To respond to a recession, central banks print more money to accelerate the economy and encourage more spending. This was the case at the beginning of the pandemic when governments in various countries increased the money supply and gave away significant sums to individuals.

However, if there’s no economic growth, this additional money has the reverse effect. Companies raise prices to fight the recession and stay in business. Consumers, on the other hand, have more money to spend and follow the price increase. The increased demand raises prices even further, leading to the government printing more money, and so forth.

Suddenly, prices are rising faster than government money printing can follow, leading to hyperinflation.

Loss of trust in the monetary system

As a side effect of the prices rising, people can lose faith in their monetary system. If governments are unable to retain the value of our money, this leads to people abandoning fiat currencies and turning to hoard food and commodities. Supply shortages of basic necessities follow, increasing prices even further.

You can see how this vicious circle can get out of hand quickly. This is why it’s imperative to learn how to hedge against hyperinflation when you see some of these telltale signs.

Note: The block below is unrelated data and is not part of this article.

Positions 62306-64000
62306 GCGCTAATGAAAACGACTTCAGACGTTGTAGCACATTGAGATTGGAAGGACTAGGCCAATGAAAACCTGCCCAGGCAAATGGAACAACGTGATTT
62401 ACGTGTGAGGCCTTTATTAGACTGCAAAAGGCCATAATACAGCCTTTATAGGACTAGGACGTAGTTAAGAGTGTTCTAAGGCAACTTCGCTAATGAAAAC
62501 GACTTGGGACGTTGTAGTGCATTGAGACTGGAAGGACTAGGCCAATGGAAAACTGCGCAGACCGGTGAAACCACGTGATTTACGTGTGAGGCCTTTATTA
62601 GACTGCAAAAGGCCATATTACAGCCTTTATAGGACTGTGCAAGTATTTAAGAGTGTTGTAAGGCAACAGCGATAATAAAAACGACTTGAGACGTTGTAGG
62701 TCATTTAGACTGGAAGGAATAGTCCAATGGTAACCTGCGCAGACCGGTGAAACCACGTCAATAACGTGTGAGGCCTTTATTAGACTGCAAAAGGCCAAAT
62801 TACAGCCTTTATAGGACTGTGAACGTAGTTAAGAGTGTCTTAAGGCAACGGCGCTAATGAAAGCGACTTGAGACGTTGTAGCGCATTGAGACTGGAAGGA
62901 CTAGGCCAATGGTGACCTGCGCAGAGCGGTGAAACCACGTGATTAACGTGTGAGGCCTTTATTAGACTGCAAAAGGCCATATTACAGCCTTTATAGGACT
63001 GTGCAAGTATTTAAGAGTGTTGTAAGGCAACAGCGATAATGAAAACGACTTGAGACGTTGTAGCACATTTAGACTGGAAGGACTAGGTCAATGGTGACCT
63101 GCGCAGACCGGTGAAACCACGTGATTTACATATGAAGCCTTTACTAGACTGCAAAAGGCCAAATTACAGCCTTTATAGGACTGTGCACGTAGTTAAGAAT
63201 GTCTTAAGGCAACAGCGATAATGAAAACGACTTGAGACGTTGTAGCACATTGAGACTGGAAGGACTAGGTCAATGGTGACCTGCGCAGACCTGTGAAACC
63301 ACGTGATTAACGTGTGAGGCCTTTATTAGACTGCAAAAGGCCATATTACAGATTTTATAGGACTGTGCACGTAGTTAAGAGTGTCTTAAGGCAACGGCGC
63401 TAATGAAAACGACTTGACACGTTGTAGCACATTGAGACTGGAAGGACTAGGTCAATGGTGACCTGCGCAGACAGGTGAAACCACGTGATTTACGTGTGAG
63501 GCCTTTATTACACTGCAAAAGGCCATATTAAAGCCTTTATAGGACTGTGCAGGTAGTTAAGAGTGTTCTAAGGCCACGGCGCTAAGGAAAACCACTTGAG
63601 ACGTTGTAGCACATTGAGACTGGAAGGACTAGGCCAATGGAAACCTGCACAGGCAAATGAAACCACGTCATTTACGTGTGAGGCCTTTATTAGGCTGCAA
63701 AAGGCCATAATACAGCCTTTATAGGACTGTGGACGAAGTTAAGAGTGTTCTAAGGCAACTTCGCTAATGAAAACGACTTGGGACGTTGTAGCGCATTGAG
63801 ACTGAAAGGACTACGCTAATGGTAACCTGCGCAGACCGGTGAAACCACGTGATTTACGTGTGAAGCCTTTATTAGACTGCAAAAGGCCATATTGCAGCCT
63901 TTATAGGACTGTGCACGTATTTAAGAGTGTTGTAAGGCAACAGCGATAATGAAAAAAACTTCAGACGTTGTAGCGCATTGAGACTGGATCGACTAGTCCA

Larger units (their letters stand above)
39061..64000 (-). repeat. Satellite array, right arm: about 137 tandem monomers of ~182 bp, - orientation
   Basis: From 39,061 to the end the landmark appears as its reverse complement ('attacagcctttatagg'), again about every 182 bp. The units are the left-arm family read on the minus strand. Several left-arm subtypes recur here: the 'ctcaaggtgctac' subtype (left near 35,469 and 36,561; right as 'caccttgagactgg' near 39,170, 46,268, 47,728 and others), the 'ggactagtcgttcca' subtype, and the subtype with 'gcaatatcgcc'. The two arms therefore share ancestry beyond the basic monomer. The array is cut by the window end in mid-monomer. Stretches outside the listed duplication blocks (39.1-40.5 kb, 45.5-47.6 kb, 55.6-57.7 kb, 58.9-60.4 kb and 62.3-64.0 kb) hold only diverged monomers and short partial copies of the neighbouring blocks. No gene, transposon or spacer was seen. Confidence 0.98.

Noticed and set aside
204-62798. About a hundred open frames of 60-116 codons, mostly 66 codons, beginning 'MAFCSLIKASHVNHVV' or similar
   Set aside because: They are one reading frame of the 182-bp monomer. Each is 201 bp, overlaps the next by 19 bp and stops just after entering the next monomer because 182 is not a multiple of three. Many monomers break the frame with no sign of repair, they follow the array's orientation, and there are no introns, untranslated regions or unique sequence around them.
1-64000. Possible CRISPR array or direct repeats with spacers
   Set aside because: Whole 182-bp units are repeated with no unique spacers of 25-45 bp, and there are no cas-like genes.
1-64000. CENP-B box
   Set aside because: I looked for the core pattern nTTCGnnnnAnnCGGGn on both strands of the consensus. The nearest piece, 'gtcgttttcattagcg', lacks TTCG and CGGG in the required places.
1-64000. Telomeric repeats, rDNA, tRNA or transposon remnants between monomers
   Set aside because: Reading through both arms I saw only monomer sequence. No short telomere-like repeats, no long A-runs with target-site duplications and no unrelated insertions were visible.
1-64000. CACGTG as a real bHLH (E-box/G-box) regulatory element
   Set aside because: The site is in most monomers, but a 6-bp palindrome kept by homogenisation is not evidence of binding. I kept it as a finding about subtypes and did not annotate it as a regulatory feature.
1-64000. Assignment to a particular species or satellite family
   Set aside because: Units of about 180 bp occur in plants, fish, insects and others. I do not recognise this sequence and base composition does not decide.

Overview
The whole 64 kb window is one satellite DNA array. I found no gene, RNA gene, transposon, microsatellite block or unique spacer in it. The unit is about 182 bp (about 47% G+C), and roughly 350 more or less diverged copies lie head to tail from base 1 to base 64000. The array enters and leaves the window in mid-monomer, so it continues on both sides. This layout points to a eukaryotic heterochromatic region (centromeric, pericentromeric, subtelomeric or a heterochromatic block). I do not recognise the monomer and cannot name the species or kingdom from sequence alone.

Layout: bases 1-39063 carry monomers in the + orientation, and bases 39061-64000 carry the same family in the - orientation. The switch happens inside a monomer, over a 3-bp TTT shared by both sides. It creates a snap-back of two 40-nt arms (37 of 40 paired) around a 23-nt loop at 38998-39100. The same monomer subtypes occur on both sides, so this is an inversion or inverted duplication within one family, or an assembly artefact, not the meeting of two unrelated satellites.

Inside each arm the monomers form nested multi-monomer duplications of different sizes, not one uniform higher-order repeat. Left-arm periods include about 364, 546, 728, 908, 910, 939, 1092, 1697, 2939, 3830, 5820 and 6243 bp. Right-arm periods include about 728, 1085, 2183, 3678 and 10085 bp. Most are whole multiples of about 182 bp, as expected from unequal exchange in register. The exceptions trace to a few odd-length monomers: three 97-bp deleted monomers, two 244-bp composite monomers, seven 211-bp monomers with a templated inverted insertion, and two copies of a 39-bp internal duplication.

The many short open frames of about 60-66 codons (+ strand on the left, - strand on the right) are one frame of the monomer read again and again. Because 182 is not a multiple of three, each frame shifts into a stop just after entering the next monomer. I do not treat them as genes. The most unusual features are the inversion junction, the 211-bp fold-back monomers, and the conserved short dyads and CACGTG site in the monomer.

Could Be Be Facing Superinflation Instead?

Considering that inflation rates remain well below 50% monthly, we can safely declare that hyperinflation is not upon us just yet. It occurs very rarely and there are sufficient monetary mechanisms nowadays in developed countries to prevent such an event.

However, the numbers are still quite worrying. The pandemic has caused major shortages in the tech industry, causing the prices of cars and everyday technology to skyrocket as high as 40% last year. The food supply chain has equally been disrupted, with basic necessities increasing over 10% in 2021.

Source: Visual Capitalist

While officials are talking about around 6% inflation, you should know that these numbers are calculated through decade-old methods, not fitting today’s economical landscape. The real impact is far more consequential, and the average consumer is already facing price hikes between 10% and 20% on average.

So instead of teaching you how to hedge against hyperinflation, let’s see what you can do about this superinflation that we are currently experiencing.

How To Hedge Against Hyperinflation